1.       Exemption due to devaluation – a temporary exemption of 5 years will apply if a landlord can demonstrate that the installation of energy efficiency measures would reduce the market value of the property by more than 5%;

2.       Exemption for new landlords – if a person becomes a landlord recently or suddenly in specified circumstances under the MEES Regulations, a temporary exemption of six months will apply; and/or

3.       Third party consent – if a landlord cannot obtain necessary third party consents to improve the EPC rating of the property (including but not limited to lender consent, superior landlord consent and/or tenant consent), then a landlord may let a “sub-standard” property. 

A landlord wishing to rely upon an exemption must register an exemption on the online Private Rented Sector Exemptions Register. Local authorities give and keep these fines and so are incentivised to enforce the legislation. 

What if I don’t comply with the MEES Regulations?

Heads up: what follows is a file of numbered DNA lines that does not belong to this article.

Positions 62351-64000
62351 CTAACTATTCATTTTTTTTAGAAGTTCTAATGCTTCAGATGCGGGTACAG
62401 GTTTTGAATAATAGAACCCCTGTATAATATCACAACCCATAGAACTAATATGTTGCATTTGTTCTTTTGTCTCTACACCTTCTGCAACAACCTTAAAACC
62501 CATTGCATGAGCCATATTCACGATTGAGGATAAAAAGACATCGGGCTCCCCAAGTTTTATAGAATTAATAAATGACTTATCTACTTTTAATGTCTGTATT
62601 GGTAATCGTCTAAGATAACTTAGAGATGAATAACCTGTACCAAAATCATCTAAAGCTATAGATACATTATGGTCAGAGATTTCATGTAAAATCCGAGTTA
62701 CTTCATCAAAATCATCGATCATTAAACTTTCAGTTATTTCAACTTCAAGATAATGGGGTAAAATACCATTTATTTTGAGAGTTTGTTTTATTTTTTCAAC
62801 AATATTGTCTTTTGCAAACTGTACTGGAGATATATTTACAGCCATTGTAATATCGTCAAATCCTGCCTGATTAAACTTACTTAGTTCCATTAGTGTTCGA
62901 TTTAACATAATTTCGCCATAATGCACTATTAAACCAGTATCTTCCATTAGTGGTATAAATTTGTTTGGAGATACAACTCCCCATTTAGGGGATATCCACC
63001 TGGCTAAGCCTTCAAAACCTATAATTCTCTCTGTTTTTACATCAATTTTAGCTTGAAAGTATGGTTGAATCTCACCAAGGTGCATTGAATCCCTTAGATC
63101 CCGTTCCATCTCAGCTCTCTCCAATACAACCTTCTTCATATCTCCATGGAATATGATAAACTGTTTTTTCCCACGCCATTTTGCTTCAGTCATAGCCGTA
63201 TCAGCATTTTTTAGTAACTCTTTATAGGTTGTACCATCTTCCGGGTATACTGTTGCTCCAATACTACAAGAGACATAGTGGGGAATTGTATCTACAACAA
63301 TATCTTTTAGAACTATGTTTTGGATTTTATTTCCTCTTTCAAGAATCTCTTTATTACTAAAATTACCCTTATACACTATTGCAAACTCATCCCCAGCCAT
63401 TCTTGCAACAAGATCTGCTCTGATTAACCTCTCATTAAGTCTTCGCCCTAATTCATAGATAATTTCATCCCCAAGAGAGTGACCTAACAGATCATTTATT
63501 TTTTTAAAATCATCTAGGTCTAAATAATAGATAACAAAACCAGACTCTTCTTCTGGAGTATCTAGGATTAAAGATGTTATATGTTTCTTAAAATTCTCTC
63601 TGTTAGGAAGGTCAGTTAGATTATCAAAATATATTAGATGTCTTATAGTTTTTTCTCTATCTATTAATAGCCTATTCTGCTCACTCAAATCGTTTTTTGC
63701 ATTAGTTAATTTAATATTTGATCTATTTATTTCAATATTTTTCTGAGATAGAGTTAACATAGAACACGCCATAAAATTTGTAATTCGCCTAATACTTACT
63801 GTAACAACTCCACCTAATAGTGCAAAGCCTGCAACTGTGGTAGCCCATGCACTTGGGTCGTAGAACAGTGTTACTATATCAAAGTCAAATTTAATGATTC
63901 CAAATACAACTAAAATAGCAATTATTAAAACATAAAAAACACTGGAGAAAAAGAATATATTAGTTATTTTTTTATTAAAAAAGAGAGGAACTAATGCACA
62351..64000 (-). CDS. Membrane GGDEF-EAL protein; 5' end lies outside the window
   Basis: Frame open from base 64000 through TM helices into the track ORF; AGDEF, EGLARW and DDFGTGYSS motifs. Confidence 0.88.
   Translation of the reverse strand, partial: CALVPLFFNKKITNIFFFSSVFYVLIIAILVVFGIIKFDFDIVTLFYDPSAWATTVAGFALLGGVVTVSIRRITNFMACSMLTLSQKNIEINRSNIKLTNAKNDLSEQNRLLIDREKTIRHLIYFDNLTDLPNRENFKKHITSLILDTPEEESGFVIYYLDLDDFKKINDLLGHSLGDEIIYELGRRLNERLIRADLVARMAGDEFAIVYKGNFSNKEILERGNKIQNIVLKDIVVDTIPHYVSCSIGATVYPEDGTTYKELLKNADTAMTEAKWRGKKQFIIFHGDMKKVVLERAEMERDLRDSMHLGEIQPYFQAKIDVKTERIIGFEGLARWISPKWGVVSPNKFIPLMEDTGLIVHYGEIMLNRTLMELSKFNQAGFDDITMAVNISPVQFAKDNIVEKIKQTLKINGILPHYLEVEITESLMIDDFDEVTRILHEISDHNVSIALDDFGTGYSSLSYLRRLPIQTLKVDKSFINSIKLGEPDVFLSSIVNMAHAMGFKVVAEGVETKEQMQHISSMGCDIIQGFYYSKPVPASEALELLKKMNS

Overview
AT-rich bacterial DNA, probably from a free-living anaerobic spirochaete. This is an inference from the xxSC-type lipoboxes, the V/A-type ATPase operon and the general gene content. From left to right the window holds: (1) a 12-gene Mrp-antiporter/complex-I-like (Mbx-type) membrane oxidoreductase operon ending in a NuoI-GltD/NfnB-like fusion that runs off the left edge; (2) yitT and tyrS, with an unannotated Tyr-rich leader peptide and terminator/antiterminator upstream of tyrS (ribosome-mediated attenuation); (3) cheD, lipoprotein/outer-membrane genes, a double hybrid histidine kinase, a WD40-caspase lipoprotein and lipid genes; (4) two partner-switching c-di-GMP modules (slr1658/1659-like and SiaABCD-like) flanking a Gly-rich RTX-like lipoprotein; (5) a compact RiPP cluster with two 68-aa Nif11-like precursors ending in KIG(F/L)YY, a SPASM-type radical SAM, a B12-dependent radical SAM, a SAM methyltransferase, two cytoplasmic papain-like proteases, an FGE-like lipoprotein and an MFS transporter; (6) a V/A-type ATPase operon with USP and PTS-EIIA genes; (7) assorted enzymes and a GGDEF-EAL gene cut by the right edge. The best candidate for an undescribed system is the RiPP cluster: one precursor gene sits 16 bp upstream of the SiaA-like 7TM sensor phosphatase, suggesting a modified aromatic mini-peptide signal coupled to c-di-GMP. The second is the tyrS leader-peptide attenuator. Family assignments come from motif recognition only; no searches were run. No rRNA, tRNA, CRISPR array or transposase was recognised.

If a landlord fails to comply with the MEES Regulations, there are financial penalties, which vary depending upon the length of the breach. 

A landlord renting out a “non-compliant” property (less than three months in breach) may be fined up to either £5,000 or 10% of a rateable value up to a maximum of £50,000, whichever is greater. 

A landlord renting out a “non-compliant” property (three months or more in breach) may be fined up to either £10,000 or 20% of the rateable value up to a maximum of £150,000, whichever is greater.

There is also a fine of up to £5,000 for providing false or misleading information, or failing to comply with a compliance notice.